Opinions

The cross-continental classroom: from India to Tanzania

The Government of India and the African Union launched the Pan-African e-Network Project in 2009 to enable Indian universities to share their expertise with their African counterparts. One hundred and fifty students at the University of Dar es Salaam are enrolled in these tele-education programmes, and the reviews have been encouraging.

Ludger Kasumuni reports

The Director of the University of Dar es Salaam’s (UDSM) Centre for Visual Learning, Dr Hashim Twaakyondo, explains that the tele-education initiative is a result of collaboration with three Indian Universities, namely: Amity University, Indira Gandhi University and the University of Madras, which provide live lectures for students in Africa. “It is interactive in nature, and the students are able to pose questions to the lecturers directly. They interact with their peers from universities in other African countries, such as Ghana, Rwanda, Uganda and Nigeria which offer similar programmes,” Twaakyondo says.

The programme, which was launched at UDSM  in 2010, is apparently already yielding positive results. “The first intake consisted of 80 students who enrolled in a Master’s Programme two years ago. They are expected to complete their studies this year. There is also another intake of around 70 students pursuing undergraduate programmes,” says Twaakyondo. He explains that the Centre for Visual Learning, which is part of the College of ICT at UDSM, is embarking on mobilising more resources to enable more Tanzanians to benefit from the latest learning and teaching technology offered by this programme.

While the technology used for video conferences itself is not revolutionary, what is new in this case is the enthusiastic cross-continental collaboration of several African and Indian universities. The programme was initially launched in 2008, says Maximilian Makungu, Systems Administrator at the Centre for Visual Learning. “It was an initiative of the Indian government, in collaboration with the African Union. The plan is to boost ICT development and education in Africa. “At present, the lessons are given through videoconferences delivered via a powerful satellite erected in India, but at some point we’ll have lectures aired through satellite centres within Africa,” Makungu says. Over forty thousand students across Africa are enrolled in these courses, and countries involved include Cameroon, Uganda and Zambia.

The Coordinator of the Centre for Visual Learning at UDSM, Zedekia Musabalala, says that the Indian universities provide some books and other learning materials. Making a comparison with the students taking regular courses at UDSM, Musabalala says that students enrolled in the tele-education programmes are at a clear advantage where the learning process is concerned. The lecture rooms at UDSM are usually overcrowded with between 150 and 400 students crammed into a small space, thus making communication between students and lecturers difficult, Musabalala says.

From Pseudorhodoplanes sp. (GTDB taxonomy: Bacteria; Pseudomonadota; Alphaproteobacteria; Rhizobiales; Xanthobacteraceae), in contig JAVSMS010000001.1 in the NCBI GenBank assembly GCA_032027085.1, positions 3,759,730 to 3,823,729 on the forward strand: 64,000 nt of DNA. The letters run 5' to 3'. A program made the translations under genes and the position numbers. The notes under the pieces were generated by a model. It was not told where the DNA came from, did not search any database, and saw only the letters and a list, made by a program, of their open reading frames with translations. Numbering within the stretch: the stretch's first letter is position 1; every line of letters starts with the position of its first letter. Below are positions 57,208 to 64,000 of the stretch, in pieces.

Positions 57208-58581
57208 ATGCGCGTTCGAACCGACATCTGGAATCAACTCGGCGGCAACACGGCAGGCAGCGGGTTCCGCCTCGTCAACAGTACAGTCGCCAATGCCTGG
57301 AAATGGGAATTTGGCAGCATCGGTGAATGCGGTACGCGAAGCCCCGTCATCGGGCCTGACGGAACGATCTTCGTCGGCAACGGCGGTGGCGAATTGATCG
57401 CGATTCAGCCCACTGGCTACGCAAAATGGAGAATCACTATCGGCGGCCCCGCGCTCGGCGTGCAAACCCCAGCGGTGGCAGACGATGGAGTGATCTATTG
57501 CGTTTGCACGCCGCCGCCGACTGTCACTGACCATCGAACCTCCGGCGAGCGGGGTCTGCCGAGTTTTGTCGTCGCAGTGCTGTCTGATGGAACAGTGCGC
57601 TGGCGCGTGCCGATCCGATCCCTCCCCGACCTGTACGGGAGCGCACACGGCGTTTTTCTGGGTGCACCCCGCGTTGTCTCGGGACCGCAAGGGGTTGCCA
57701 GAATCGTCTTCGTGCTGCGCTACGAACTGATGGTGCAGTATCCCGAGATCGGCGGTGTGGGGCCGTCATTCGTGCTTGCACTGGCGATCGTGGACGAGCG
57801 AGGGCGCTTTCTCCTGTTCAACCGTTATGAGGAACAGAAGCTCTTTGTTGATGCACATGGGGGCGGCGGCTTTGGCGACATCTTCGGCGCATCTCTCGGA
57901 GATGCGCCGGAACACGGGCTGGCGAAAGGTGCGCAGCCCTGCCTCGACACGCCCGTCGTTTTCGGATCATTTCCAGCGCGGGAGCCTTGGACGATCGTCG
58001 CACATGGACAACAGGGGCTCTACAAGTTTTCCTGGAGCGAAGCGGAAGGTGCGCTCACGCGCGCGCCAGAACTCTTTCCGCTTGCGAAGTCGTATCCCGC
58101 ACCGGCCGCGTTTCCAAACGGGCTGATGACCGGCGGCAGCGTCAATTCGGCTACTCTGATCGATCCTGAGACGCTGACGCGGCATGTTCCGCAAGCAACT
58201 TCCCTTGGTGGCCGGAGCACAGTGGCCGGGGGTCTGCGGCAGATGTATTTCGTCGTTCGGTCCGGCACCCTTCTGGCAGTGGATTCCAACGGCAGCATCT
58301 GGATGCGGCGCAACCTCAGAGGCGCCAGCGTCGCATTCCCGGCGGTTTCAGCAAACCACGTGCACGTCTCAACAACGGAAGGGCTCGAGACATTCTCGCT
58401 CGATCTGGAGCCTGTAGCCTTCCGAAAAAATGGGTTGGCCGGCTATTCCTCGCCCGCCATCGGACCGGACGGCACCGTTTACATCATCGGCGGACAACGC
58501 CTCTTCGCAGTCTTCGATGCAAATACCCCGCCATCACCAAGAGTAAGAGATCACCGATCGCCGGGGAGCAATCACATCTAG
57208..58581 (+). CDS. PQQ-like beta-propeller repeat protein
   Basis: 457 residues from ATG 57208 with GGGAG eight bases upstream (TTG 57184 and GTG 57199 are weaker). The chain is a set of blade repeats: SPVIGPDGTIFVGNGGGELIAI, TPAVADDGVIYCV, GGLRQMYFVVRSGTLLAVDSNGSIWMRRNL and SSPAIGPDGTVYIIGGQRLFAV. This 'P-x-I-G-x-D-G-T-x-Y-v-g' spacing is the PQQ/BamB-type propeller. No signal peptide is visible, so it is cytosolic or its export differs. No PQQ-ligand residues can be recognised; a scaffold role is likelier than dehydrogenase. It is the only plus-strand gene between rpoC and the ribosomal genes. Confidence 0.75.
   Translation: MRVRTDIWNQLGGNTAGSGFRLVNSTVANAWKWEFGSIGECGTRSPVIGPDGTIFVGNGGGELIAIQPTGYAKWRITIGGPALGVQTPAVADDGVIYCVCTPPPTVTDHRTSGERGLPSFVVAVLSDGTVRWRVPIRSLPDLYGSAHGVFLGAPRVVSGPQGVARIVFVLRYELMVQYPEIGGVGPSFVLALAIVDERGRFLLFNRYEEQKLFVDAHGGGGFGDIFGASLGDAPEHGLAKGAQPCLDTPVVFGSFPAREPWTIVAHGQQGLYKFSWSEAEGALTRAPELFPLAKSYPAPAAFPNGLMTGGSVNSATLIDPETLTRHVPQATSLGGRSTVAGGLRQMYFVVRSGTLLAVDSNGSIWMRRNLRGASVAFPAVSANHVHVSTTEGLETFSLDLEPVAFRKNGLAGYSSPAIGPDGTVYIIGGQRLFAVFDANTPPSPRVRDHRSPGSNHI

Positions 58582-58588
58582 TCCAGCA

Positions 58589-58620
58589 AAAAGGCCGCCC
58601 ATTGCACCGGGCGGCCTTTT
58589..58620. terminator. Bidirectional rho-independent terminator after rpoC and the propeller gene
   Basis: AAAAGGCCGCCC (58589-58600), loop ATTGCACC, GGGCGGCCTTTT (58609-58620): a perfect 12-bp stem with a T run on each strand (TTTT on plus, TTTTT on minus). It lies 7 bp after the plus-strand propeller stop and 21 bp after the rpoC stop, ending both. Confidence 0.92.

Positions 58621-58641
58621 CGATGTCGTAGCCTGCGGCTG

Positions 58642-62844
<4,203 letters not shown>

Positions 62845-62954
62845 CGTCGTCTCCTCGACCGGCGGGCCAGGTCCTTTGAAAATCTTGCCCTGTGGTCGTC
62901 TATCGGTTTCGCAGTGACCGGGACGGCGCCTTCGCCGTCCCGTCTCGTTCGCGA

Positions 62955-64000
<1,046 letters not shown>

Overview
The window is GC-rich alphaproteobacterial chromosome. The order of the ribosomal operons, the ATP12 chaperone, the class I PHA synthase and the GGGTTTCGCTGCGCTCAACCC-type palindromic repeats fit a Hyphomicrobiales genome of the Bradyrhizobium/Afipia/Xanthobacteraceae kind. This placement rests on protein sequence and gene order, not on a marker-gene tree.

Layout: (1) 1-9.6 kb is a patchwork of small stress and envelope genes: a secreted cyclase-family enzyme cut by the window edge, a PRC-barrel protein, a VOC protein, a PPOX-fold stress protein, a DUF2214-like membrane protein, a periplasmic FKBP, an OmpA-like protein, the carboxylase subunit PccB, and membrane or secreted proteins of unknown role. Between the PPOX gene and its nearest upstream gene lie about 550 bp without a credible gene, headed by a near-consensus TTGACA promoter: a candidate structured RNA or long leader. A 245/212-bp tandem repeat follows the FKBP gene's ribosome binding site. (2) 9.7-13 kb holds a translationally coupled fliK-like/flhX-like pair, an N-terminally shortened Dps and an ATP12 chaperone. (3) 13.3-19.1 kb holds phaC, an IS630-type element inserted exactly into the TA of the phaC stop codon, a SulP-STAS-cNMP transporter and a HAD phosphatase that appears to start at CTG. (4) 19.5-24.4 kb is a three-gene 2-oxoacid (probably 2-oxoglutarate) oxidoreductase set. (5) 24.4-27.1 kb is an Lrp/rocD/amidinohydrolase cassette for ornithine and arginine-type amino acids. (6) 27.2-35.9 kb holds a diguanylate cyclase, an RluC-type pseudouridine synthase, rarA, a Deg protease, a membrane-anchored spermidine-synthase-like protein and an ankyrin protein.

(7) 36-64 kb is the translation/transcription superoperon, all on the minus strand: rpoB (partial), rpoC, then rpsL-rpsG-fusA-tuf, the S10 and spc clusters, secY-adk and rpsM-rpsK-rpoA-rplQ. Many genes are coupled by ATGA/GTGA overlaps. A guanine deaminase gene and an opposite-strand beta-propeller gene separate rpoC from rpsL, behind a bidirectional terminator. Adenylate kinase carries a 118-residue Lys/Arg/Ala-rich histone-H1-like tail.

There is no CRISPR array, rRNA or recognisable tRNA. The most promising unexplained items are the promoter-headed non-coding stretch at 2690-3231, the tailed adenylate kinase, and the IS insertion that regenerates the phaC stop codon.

However, those students taking the tele-education courses have a happier story to tell. Williafa Mlinga, a BSc Information Technology student, says that the tele-education courses not only afford students the chance to engage with the latest software and innovations in Information Communication Technology, but these courses are internationally recognised, thus giving UDSM students an obvious advantage over students at other local universities who are faced with  out-dated ICT curricula. “An important feature of the courses is that they are run over two semesters every year and are flexible.  This gives us an efficient learning environment,” Mlinga explains. “You can access learning materials through the Internet at any time because the lectures are also recorded.”

Mlinga, a civil servant, says that another factor making the tele-education courses attractive to students is the reasonable fees. The Master’s and Bachelor’s programmes set students back a mere Sh.1.5 million (about US$940) per annum, which is affordable for those who are employed. Mlinga is also impressed with the fact that there have not been any cases of cheating or examination paper leaks—a difficulty faced by many local universities. With tele-education, the risk of handwriting forgery and cheating is reduced because all exams are coded through a special computer system.

Another student, Ruva Tunze who is reading for an MBA in Finance & Control, told eLearning Africa News that through the tele-education course conducted with Amity University in India, she has learnt much about her specialisation—particularly fund raising and financial management. She says the video conferences are of good quality, so students are able to understand the lectures without difficulty and interact through live question and answer sessions with the Indian-based lecturers.

Salum Msongela is a second year student working towards a Bachelor of Business Administration (BBA) degree. He expressed similar views and reiterated sentiments about the tele-education programme offering a superior quality of education than that offered at local universities, which are often characterised by a poor learning and teaching environment. This is, in large part, because of overcrowding, sub-standard lectures, absenteeism amongst lecturing staff and a lack of adequate learning materials. ”With the tele-education video conferences, I’m exposed to the latest knowledge and also get to experience foreign cultures and learning attitudes. We’re gaining so much knowledge that can be applied in Tanzania.”

 


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